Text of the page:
Step 1) Think of a topic and start writing.
Step 2) Realize half-way through that you don’t like this topic as much as you thought you did.
Step 3) Think of new topic and start writing.
Step 4) Wonder if maybe the first topic was better and consider returning to it.
Step 5) Wonder if maybe there’s a third topic out there that’s even better than the previous two*. Continue reading How (NOT) To Write A Blog Post
Fans of True Blood*, the Anita Blake series**, and other stories with tall, dark, and devastatingly handsome vampires, should definitely pick up Supernatural Causes by Amanda Labonté.
Vampires, Werewolves, and Witches live in harmony with humans, although the majority of humans don’t realize it. Liesel Andrews is a pre-med student who can see supernatural beings for what they truly are, making her the perfect choice to work at the local supernatural hospital. However, her busy-yet-mundane life gets interrupted when she’s called upon to investigate a mysterious illness affecting the vampire community.
Labonté adds to the pre-existing mythology of vampires, giving it some new blood (pun intended), and adding a level of curiosity to the virus (just… how?). As the first installment, Going Viral sets up the world and introduces key characters, giving you enough information to understand what’s going on, while leaving enough unanswered questions to keep you curious. Continue reading Supernatural Causes by Amanda Labonté | Review by Ali House
I’ve been having wickedly terrible writer’s block lately. There are so many projects on my list, and I keep getting stuck on stupid things that I shouldn’t be stuck on.
I have a few methods for dealing with writer’s block: Continue reading Travel VS Writer’s Block
If you’re a fan of epic stories with mythology, politics, interesting characters, and an imaginative world, then the Gold and Steel Saga should be on your reading list.
I’d best compare this book to the Lord of the Rings trilogy (but without the massive amounts of description) or Games of Thrones (but without the massive amount of characters to keep track of). My interest definitely picked up with Marigold’s chapter and didn’t lose any steam from then on. (Minor note: Marigold is not as prominent a character as Orangecloak, the Thieves, or Tryst, but she’s still pretty darn important.) Continue reading As Fierce as Steel by Christopher Walsh | Other Indie by Ali House
A couple of days ago was my “Meet Your Fantasy From the Rock” entry. It included some answers that I didn’t bother to elaborate on – although do you really need me to tell you why ‘defenestrate’ is such an awesome word? (Matthew Daniels knows what I’m talking about.)
There are another couple other things about me that I’ll share today: I like weapons and I like baking.
Swords are my favourite, and I actually have a few of my own. Vaughn uses a sword in The Six Elemental, and there’s a sword-wielding character in Honour (found in Fantasy From the Rock). I like swords so much that while writing a story about modern-day assassins I decided to have a character who uses a sword (even though it’s not practical at all). Honestly, I’d find a way to put swords into a romance novel if I could. Continue reading Cupcakes and Weaponry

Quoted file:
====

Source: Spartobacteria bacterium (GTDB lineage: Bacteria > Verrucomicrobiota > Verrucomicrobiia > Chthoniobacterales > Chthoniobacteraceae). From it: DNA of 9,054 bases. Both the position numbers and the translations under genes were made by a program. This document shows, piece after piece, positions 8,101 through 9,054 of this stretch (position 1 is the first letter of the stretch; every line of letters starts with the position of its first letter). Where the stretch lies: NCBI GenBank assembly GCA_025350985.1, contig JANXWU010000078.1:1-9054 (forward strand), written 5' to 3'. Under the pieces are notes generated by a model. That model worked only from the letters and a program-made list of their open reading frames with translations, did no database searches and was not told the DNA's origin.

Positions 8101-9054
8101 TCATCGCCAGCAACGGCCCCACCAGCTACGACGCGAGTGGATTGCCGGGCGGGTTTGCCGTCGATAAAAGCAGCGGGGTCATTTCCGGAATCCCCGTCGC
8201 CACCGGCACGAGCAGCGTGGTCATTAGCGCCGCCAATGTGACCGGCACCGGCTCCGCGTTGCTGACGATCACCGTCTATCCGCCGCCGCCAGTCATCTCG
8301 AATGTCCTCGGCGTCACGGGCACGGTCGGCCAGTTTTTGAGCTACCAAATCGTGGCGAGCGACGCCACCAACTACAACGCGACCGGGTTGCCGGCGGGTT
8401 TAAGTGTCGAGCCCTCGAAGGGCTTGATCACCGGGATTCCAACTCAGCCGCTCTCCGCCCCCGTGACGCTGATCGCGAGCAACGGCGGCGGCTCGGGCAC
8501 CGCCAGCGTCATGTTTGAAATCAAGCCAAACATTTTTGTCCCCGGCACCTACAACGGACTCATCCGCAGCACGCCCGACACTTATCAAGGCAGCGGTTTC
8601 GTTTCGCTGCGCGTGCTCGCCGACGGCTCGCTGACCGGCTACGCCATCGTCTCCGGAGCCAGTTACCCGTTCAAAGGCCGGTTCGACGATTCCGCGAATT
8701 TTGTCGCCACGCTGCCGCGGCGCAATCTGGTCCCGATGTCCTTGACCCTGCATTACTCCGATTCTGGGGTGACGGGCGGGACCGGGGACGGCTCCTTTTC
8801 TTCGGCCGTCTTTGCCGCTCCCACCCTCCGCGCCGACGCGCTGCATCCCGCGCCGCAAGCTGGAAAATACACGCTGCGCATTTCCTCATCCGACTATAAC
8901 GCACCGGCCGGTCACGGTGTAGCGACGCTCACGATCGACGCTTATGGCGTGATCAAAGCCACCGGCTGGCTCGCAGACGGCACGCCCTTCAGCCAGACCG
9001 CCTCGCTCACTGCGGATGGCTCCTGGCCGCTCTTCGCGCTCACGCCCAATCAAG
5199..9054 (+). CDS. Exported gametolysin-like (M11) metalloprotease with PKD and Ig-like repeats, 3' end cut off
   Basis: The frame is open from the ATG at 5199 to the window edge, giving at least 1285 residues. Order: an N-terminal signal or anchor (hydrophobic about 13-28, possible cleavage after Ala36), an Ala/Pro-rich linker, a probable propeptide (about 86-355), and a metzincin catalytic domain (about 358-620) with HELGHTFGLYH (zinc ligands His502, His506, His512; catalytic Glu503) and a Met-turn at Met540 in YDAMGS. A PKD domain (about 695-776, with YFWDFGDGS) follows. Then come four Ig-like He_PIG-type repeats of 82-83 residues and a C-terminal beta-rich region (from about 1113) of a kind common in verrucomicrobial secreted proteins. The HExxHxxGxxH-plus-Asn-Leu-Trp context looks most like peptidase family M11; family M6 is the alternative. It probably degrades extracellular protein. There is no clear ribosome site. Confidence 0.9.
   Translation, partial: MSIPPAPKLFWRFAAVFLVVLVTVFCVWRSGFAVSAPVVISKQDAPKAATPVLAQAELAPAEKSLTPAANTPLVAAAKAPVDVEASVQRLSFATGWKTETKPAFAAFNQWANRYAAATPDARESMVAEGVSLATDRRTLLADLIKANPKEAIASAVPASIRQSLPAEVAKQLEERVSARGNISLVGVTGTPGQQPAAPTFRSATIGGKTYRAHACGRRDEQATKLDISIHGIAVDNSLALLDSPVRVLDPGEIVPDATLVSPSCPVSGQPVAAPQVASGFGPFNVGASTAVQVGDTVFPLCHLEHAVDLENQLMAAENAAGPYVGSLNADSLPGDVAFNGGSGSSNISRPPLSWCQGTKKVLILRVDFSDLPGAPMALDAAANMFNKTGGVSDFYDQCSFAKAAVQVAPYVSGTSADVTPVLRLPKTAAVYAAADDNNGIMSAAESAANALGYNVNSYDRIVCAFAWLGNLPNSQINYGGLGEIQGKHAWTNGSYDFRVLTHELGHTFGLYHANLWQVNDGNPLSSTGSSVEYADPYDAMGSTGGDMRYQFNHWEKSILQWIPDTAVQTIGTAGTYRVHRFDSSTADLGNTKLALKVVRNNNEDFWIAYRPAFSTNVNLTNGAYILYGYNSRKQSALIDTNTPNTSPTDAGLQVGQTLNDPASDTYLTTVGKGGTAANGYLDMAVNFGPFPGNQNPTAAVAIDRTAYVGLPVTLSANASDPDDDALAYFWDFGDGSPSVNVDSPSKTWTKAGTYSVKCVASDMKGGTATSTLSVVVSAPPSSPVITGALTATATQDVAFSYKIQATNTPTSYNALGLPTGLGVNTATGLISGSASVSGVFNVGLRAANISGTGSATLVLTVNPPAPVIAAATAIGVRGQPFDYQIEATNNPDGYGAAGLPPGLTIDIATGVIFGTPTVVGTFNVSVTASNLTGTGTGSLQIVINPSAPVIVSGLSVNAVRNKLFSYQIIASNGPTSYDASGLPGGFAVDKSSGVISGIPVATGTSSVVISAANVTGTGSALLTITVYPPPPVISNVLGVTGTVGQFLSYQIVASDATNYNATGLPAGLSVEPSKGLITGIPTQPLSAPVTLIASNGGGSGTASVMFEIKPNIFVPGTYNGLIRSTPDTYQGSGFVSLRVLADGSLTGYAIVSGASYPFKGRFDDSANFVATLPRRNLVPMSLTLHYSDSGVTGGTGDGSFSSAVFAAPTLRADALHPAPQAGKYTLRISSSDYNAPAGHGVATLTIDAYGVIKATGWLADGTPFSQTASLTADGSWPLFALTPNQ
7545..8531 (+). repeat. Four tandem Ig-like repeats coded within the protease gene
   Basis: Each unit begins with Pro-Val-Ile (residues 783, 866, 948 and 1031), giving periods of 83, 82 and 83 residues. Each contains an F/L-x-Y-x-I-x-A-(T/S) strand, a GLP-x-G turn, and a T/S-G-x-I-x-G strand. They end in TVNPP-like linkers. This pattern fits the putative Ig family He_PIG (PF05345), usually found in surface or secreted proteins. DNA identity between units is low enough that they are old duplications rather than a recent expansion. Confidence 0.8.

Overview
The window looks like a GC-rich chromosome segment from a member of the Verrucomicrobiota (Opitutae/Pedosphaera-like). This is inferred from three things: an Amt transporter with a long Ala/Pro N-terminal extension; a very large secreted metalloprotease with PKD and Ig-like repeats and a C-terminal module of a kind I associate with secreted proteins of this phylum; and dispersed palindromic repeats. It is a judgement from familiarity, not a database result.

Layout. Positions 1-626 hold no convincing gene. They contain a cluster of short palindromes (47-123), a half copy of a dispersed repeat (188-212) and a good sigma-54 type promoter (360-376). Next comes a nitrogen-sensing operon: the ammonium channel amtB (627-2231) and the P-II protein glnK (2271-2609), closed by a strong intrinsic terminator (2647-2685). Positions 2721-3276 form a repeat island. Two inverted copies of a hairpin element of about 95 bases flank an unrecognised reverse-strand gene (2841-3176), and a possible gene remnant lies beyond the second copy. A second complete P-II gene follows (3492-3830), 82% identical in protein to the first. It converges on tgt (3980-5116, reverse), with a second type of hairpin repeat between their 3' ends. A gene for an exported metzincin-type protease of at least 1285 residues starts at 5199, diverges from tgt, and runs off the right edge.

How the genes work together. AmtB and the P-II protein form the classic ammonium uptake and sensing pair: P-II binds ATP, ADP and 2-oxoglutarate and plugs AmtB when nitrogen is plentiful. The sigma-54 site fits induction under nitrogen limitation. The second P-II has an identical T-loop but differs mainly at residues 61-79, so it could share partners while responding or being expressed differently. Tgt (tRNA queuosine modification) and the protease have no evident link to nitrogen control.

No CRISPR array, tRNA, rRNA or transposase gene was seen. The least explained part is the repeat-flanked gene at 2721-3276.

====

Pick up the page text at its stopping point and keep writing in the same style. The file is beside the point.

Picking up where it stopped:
We spent most of January announcing our Fantasy from the Rock all-star lineup, but without actually reading the stories (and you can’t, not until April 27th!) it’s hard to get to know the authors that are helping make up this epic collection. With that in mind, here’s a little bit about Ali House, who first penned for Sci-Fi from the Rock and has proven herself a formidable force in the indie short fiction scene. She returns this year with her short story: Honour and The Invisible Boy.
A native Newfoundlander, Alison is a graduate of the Fine Arts program at Sir Wilfred Grenfell College (MUN). She currently resides in Halifax, Nova Scotia, where she works in arts administration and spends more time than a person should in and around theaters. Continue reading Meet your Fantasy from the Rock team: Ali House
I didn’t write The Six Elemental with any sequels in mind. It sounds crazy to me now – that I put all this effort into creating a future world with a detailed history and never thought of another story for it (“Twenty-One”, in Sci-Fi From the Rock, was adapted from a scene that got cut early on). But, to be fair, I had doubts that I would ever finish this novel – I mean, I’d worked on it for over a decade – so the thought of writing a second was crazy.
But, on the other hand, I’d created an entire future world! Was I ready to just let it go? Surely there’s at least one more tale in there that wants to be told…
For a while I wondered if there was another story to tell… Was there something I had missed?
Then I realized that there was a secret I’d placed in The Six Elemental that I never told the reader. It’s not an obvious secret – it’s more of a secret in the personal history of one character, which explains some of their actions – but it’s there. Continue reading Press ‘Enter’ to Continue…